Well-established independent predictors, such as advanced age (66.5 ± 17.3;  = 0.001), underlying heart disease, and COPD were also found in our study when we compared hospitalized patients who did not progress with those who progressed to the ICU and/or death [5, 6]. Due to the reduced n of the research, some data, also defined in the literature, showed only a tendency towards statistical significance for a poor prognosis, such as hypertension ( = 0.064) and tachypnea on admission ( = 0.051) [57].

However, unlike the studies by Minotti et al. [11], Roncon et al. [12], and Zhang et al. [13], our research did not define a statistical relationship or even a trend between male gender, white ethnicity, type 2 diabetes mellitus (DM2), asthma, and immunosuppression with worse clinical prognosis. There was also no significant difference in relation to the prognosis when comparing the groups of hospitalized patients who progressed and those who did not progress to ICU and/or death, with other clinical symptoms such as odynophagia, tachycardia, and fever. Again, it could be owing to the small n of our research but could also demonstrate how nonspecific signals/symptoms such as odynophagia and fever are calling attention to a possible inadequacy of the use of these predictors for screening, for example.

Despite all the scientific limits of a small study, when relevant results are shown and can be easily ratified by similar findings in the literature, we must consider these parameters—advanced age, underlying heart disease, COPD, hypertension, and tachypnea on admission—for the screening of high-risk hospitalized patients in order to try to avoid ICU admission rates even more highly than we are seeing [1416]. Another fundamental point in the development of a clinical score is the possibility of accurately managing patients uniformly identified in different medical settings.

Evaluating the link between the use of several medications—ivermectin, hydroxychloroquine, ceftriaxone, azithromycin, chlorpromazine, enoxaparin—and a better clinical evolution, no statistical prognostic value was found in accordance with previous studies [7, 17, 18]. Instead, a strong relationship ( = 0.056) between patients who used ivermectin—an antiparasitic drug that has shown partial antiviral properties in high-dose in vitro studies—and evolved poorly when compared to those who took the medication and did not worsen clinically was noteworthy. It should be noted, over again, that such results may be justified by the bias inherent in the research design and by the widespread misuse of this medication in our setting, which has its adverse effects well described and its effectiveness for COVID-19 indeterminate by large clinical trials, boosting its risks rather than its benefits [19, 20].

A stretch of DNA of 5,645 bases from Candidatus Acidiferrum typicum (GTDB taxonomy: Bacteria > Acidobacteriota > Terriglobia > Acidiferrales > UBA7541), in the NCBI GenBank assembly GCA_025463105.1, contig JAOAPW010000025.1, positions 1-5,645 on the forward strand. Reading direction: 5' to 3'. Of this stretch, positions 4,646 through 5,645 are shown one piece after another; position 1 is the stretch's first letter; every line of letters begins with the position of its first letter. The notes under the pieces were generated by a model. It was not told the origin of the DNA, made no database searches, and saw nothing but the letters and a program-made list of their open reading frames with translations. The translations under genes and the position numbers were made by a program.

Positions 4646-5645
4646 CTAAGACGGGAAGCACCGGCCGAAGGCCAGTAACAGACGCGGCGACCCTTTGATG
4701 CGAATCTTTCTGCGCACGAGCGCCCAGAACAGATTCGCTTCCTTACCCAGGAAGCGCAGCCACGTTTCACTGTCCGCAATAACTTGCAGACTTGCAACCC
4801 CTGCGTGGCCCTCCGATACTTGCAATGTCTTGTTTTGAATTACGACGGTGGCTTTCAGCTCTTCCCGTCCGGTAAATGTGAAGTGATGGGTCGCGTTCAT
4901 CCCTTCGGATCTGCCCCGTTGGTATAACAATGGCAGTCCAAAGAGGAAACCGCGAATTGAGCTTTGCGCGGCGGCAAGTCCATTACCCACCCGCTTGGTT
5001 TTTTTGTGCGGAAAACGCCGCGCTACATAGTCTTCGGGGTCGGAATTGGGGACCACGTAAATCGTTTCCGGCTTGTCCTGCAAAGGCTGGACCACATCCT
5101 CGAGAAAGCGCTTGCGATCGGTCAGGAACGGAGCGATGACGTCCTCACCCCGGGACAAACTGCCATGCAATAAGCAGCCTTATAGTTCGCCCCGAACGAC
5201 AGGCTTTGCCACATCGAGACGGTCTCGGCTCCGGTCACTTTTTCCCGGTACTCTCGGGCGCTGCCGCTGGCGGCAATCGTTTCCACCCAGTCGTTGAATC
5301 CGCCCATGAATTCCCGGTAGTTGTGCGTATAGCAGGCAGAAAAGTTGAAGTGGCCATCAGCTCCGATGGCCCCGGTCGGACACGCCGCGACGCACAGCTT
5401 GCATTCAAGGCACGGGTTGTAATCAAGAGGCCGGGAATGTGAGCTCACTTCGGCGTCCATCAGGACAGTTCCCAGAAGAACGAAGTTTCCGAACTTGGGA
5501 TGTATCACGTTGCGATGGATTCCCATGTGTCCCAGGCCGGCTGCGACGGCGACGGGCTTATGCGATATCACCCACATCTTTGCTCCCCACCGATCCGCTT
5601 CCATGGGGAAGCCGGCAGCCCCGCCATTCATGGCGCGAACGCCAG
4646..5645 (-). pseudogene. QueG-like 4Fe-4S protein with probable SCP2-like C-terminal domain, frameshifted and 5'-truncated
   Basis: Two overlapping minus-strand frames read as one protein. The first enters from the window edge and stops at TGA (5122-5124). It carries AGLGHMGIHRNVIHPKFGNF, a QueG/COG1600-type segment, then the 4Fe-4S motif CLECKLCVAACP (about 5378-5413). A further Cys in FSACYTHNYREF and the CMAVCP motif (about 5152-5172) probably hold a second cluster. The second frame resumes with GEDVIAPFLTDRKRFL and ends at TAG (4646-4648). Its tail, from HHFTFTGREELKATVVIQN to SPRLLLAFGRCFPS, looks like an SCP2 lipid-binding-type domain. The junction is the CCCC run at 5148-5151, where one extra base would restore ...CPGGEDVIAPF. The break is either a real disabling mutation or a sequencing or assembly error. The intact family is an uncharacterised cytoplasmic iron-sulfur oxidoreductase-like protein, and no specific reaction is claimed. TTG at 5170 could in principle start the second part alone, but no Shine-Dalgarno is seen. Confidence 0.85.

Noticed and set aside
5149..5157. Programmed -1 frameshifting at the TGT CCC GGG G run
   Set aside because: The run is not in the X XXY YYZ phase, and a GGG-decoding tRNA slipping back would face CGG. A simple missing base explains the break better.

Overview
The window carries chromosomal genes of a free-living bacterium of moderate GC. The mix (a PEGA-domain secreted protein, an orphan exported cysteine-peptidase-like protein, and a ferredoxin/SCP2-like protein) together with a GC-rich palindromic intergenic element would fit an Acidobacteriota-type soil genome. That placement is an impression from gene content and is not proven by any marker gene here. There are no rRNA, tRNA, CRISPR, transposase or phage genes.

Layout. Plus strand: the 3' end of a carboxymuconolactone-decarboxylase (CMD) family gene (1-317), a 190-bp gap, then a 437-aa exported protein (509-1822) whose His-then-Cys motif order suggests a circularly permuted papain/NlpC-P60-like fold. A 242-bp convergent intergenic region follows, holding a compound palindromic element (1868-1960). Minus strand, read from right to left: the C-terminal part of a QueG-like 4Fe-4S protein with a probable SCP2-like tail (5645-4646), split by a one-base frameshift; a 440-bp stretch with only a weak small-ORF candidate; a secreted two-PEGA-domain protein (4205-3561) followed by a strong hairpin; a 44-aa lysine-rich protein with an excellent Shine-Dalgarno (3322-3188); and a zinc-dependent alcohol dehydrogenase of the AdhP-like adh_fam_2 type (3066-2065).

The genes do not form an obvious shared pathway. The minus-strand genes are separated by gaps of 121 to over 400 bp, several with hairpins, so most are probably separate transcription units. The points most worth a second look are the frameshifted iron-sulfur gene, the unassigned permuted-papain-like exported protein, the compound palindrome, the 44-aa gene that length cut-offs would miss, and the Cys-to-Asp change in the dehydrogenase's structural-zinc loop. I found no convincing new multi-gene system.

In relation to laboratory analysis, among the different tests requested from patients admitted to our service, lymphopenia (768.4 ± 340.4;  < 0.001), elevation in Cr (1.73 ± 1.68;  = 0.009), increase in troponin (18.7 ± 26.9;  = 0.018), and increase in complement C4 (52.4 ± 12.6;  = 0.04) were shown to be statistically significant as predictors of a worse prognosis. A trend towards significance was found with an increase in LDH (730.3 ± 307.6;  = 0.057), elevated IL-6 (45.1 ± 32.2.  = 0.053), and increased CRP (102.6 ± 93.7.  = 0.053). Such results comply with Hou et al. [21], Liu et al. [22], and Zhang et al. [23] proposed in their studies. Differently, serum albumin, D-dimer, ferritin, proBNP, and absolute CD8 + cell count were not relevant in predicting the evolution to ICU and/or death [24, 25].

As for image evaluation, our data showed that inpatients with extensive opacifications (>25%), regardless of laterality or the presence of associated pleural effusion, have a worse prognosis ( = 0.027). However, when comparing unilateral ground-glass involvement with the bilateral pattern, it proved to be more statistically related to the evolution to ICU and/or death than that ( = 0.03) [26, 27]. It is interesting to highlight that, until the moment of this analysis, patients admitted with opacifications to chest CT at admission and who were later discharged from the hospital still had pulmonary involvement on the image despite evident clinical improvement [28]. The length of staying of those who progressed to the ICU (10.7 ± 8.7 days) was significantly longer ( < 0.001) than those who did not progress with clinical worsening (6.2 ± 2.7 days) [29].

5. Conclusions

Thus, the study in question is established as a pilot project for the creation of scales that can predict the evolution of a patient in an inpatient unit to the ICU. It is evident that the presence of some laboratory markers, clinical criteria, and findings in imaging studies as elucidated in the study may have a significant relationship with the patient’s evolution to the ICU.

Therefore, controlled studies with a larger number of patients are necessary in order to establish probable criteria that assess the patient’s prognosis in view of the importance of more evidence covering COVID-19 infection given the current situation of the global pandemic.

Data Availability

The data used to support the findings of this study are restricted by the Research Ethics Committee (Opinion No. 4.080.157, Santa Casa de Misericordia de Juiz de Fora/MG) in order to protect patient privacy. Data are available from Víctor de Oliveira Costa (e-mail: victordeoliveiracosta82@gmail.com) for researchers who meet the criteria for access to confidential data.

Conflicts of Interest

The authors declare that there are no conflicts of interest regarding the publication of this article.

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Copyright © 2021 Víctor O. Costa et al. This is an open access article distributed under the Creative Commons Attribution License, which permits unrestricted use, distribution, and reproduction in any medium, provided the original work is properly cited.